Ken Houston certainly knew how to make a first impression.
As a rookie playing for the Atlanta Flames in 1975-76, Houston not only scored his first NHL goal, but celebrated by knocking out the NHL's most infamous goon of the era.
Houston had scored a goal against the Philadelphia Flyers, only to find the Broad Street Bullies trying to intimidate him immediately there after. Dave "The Hammer" Schultz led the parade.
Let's let Houston tell the rest of the story.
"Play stopped and he seemed to take offence that I'd scored my first goal against him. There was a lot of yipping and pretty soon it was time to do something about it ... and the gloves were off."
The melee lasted for several minutes, and ended when Houston broke Schultz jaw with a punch.
"The linesmen started moving in between us and he was still yapping so I reached around and hit him again. I don't know if that's the one that did it or not."
That punch certainly gave Houston quite the reputation, but he was not really a true roughian by any means.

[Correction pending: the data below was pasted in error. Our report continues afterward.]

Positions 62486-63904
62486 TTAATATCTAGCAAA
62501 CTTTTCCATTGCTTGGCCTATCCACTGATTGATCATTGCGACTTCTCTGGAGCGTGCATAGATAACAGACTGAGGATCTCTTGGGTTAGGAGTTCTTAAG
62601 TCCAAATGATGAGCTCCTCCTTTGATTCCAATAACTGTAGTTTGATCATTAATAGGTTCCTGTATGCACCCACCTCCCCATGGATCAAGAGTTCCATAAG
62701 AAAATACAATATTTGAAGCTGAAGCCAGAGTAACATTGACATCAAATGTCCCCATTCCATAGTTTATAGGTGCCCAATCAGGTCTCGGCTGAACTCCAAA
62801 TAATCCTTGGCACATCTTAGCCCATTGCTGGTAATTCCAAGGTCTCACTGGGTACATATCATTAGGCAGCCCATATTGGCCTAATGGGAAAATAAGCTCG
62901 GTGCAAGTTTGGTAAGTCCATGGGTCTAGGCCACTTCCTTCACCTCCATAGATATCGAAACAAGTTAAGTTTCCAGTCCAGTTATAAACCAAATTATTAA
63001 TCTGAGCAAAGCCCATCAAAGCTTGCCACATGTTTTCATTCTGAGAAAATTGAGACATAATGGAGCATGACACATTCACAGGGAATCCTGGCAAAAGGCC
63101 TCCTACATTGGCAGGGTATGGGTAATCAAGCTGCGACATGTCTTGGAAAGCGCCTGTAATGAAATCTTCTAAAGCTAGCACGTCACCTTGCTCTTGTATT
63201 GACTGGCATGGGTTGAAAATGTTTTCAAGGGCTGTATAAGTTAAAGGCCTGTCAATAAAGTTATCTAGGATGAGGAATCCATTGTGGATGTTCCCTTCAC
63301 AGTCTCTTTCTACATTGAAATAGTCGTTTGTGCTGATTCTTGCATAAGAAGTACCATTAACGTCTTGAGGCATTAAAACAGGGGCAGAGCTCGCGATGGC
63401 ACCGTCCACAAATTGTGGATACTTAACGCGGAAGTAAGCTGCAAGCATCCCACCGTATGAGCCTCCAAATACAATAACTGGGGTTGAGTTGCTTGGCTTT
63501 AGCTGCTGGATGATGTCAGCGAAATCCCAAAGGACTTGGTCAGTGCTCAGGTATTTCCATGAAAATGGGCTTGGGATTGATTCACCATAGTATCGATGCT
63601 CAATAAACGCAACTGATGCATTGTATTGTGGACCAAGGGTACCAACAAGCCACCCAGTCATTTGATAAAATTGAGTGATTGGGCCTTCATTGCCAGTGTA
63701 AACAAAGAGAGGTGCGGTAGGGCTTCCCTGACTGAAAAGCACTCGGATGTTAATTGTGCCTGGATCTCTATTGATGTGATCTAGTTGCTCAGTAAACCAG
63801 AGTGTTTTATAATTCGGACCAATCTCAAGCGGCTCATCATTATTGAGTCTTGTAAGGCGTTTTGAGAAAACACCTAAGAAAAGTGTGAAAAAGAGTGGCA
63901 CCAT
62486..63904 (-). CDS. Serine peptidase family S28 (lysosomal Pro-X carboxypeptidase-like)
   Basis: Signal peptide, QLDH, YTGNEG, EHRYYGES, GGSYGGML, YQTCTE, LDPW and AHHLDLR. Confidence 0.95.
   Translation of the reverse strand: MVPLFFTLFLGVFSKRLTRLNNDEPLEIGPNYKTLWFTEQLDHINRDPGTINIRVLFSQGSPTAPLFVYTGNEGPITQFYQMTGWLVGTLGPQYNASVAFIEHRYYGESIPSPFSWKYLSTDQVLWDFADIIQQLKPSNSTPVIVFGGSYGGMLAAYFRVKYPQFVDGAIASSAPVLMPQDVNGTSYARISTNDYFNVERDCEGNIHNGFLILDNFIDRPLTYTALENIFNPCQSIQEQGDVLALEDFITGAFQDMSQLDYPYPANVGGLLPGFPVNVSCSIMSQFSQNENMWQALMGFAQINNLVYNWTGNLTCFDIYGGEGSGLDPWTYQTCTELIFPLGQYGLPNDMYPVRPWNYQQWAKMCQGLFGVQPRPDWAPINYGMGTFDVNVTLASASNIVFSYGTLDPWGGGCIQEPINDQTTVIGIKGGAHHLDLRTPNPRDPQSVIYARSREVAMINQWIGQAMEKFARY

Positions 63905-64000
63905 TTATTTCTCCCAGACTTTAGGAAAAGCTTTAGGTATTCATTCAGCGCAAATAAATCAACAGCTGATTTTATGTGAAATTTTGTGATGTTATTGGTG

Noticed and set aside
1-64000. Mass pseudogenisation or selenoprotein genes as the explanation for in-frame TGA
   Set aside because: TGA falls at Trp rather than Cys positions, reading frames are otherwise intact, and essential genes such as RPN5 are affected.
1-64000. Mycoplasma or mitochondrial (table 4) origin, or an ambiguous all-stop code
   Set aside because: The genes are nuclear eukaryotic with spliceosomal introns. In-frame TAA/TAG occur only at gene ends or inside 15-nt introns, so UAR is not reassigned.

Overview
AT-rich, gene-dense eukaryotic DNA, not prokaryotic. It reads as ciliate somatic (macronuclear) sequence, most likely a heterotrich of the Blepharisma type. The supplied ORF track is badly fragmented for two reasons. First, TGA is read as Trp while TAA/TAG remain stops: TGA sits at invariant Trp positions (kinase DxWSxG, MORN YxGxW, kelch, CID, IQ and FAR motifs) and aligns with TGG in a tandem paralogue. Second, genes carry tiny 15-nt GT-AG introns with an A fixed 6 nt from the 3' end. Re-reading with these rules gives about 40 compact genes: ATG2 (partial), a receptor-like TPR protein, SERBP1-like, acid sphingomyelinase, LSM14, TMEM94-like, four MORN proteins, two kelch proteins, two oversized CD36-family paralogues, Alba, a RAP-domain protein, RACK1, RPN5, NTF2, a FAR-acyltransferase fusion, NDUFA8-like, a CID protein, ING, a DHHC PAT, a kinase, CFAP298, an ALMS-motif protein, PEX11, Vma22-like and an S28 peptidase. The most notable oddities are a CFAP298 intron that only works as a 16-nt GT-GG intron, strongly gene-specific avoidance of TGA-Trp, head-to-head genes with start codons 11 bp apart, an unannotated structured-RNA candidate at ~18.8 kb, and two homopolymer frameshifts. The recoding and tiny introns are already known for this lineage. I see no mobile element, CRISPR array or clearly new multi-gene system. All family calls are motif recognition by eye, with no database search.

He patrolled his wing with the Flames, relocating with the franchise to Calgary in 1980. Six times he scored 20 goals, and he was regularly a threat for 50 plus points.
Not bad for a defenseman who turned into a forward at the NHL level.
"I was having trouble playing defense," Houston said in The Hockey News. "How the hell was I going to make it to the NHL playing a new position when I was struggling playing a position I had been at all my life?"
But Houston made the change, and the six-foot-two, 210 pounder from Chatham, Ontario became a NHL mainstay.
"My job is to get the puck out of the corner and get it to the scorers. And to get in the slot and cause some disturbance. That's where being a defenseman helped. I knew what bothered me when I tried to clear the slot and I picked up a few things that drive defensemen crazy."
"If I play my physical game and still get 20 (goals) I'd be happy."
Houston played briefly with Washington and Los Angeles late in his career. He totalled 570 NHL games played with 161 goals and 328 points.
Houston later worked as a scout and as a sales rep for food distributor Sysco.